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Webinar: Launching and Scaling Virtual Care with Ascension Wisconsin

Ascension Wisconsin Webinar: Launching and Scaling Virtual Care

William Brazeau, Virtual Care System Director at Ascension Wisconsin, shares Ascension Wisconsin’s first-hand experience launching and strategically growing their virtual care service line. William provides insight into why and how Ascension Wisconsin launched virtual care, optimization of their virtual care service offering, and Ascension Wisconsin’s virtual care service results.

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Report: 2018 On-Demand Virtual Care Benchmark Survey Report

2018 On-Demand Virtual Care Benchmark Survey Report

Virtual care is increasingly critical in healthcare delivery, and numerous surveys and studies have been done evaluating everything from effectiveness to patient readiness to provider adoption. This body of research is lacking in one crucial area: how health systems are deploying and using virtual care. The 2018 On-Demand Virtual Care Benchmark survey is our attempt to fill that gap.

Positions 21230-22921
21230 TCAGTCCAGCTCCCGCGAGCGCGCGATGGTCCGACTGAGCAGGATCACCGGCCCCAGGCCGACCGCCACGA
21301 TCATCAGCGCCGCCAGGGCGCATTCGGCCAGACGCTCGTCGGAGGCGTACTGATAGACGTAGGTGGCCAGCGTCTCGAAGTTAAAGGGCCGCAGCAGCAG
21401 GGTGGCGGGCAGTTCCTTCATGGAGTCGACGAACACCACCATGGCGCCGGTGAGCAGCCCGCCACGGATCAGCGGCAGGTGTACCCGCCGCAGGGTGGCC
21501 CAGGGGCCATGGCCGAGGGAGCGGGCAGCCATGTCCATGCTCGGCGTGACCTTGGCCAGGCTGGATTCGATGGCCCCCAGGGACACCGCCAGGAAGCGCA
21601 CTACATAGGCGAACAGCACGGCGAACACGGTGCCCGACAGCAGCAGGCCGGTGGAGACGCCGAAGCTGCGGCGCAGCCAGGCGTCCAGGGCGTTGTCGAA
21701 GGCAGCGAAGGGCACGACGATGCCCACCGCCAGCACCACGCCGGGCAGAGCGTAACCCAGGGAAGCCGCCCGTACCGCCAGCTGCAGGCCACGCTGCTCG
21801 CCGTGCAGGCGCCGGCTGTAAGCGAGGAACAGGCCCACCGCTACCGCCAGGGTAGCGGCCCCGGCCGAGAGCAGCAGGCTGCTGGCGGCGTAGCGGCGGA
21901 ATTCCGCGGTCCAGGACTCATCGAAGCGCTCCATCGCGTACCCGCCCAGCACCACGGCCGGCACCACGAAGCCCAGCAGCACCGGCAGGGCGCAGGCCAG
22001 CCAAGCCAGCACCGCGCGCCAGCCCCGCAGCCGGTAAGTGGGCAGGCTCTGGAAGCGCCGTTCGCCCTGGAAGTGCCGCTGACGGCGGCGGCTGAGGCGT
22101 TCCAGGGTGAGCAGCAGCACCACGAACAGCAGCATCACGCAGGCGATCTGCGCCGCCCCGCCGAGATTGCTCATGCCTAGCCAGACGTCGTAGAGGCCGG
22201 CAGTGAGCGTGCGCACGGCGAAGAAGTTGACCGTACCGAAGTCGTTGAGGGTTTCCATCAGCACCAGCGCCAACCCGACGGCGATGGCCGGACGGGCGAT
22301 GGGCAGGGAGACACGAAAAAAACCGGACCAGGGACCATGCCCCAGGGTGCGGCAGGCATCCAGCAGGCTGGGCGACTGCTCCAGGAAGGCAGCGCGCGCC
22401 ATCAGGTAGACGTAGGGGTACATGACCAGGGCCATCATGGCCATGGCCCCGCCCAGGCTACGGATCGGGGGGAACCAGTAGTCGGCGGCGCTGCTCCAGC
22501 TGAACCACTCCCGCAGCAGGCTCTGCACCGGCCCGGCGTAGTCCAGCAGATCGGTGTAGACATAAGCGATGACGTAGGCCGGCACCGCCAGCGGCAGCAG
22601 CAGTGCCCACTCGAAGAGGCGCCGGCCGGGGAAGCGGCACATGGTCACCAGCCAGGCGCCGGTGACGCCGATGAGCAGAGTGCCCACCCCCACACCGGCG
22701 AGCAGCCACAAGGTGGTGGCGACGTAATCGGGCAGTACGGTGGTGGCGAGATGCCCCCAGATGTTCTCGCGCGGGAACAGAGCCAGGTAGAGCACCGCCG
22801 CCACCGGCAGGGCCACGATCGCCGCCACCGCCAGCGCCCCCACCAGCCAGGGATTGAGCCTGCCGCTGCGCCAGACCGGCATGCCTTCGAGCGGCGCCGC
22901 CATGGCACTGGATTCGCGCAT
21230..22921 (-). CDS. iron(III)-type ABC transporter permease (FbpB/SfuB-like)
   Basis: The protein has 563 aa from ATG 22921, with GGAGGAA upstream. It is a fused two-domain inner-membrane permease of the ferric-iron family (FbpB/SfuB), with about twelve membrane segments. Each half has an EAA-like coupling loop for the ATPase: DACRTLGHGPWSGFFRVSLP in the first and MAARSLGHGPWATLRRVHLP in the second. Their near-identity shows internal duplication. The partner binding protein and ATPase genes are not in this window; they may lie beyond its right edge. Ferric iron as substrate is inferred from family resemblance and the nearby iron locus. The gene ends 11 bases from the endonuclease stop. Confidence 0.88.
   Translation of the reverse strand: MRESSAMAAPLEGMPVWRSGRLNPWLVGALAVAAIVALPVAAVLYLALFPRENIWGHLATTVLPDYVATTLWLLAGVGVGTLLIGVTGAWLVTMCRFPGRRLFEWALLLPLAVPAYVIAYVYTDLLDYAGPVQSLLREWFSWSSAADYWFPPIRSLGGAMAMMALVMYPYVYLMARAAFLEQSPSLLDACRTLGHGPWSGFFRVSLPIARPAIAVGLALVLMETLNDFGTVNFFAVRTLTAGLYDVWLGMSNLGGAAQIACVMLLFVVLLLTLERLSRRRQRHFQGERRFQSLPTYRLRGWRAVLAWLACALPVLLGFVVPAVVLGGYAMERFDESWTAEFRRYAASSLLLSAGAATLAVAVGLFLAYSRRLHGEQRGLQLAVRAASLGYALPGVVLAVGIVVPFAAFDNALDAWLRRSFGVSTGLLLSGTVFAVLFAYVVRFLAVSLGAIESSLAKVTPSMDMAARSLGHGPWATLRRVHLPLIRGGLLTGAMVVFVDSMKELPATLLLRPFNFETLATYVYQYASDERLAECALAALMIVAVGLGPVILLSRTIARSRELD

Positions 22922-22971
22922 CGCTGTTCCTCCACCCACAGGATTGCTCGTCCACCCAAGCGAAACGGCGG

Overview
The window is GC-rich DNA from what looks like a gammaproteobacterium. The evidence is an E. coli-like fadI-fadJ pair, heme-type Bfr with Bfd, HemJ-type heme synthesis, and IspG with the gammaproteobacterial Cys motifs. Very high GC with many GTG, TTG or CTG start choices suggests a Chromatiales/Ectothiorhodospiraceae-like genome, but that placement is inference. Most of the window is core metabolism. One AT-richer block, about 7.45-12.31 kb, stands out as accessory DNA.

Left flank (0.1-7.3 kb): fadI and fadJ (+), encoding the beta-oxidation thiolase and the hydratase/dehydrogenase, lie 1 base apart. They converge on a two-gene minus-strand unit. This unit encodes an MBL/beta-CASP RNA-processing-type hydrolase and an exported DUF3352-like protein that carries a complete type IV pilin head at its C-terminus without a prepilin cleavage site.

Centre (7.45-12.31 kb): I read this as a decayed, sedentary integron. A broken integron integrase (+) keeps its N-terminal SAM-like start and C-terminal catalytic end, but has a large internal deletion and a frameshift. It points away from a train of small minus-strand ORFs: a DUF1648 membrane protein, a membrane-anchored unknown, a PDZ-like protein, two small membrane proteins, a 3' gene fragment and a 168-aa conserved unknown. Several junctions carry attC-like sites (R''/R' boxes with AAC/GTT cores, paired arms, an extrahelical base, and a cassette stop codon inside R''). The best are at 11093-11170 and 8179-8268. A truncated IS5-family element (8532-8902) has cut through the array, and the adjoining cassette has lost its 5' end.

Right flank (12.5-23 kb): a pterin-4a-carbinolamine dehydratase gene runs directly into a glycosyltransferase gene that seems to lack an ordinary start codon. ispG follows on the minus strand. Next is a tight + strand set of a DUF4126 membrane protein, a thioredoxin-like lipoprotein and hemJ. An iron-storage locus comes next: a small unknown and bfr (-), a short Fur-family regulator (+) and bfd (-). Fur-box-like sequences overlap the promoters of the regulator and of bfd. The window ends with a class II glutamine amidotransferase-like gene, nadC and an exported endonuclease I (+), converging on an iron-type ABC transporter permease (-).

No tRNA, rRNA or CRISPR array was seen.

The results of this report are organized into three key categories: virtual care operations, technology and clinical.

Virtual Care Operations

This section explores how virtual care is set up and supported in healthcare organizations.

Topics include: Patient populations and utilization, strategy and operational responsibility, budget and finance, goals and challenges, and future plans.

Technology

This section looks at the technology used for on-demand virtual care, as well as how virtual care fits into the digital health landscape.

Topics include: Modalities, integration, other telehealth solutions in place, other patient-facing technologies in use.

Clinical

This section delves into clinical uses and outcomes from on-demand virtual care programs.

Topics include: Staffing and efficiency, conditions treated, and clinical quality.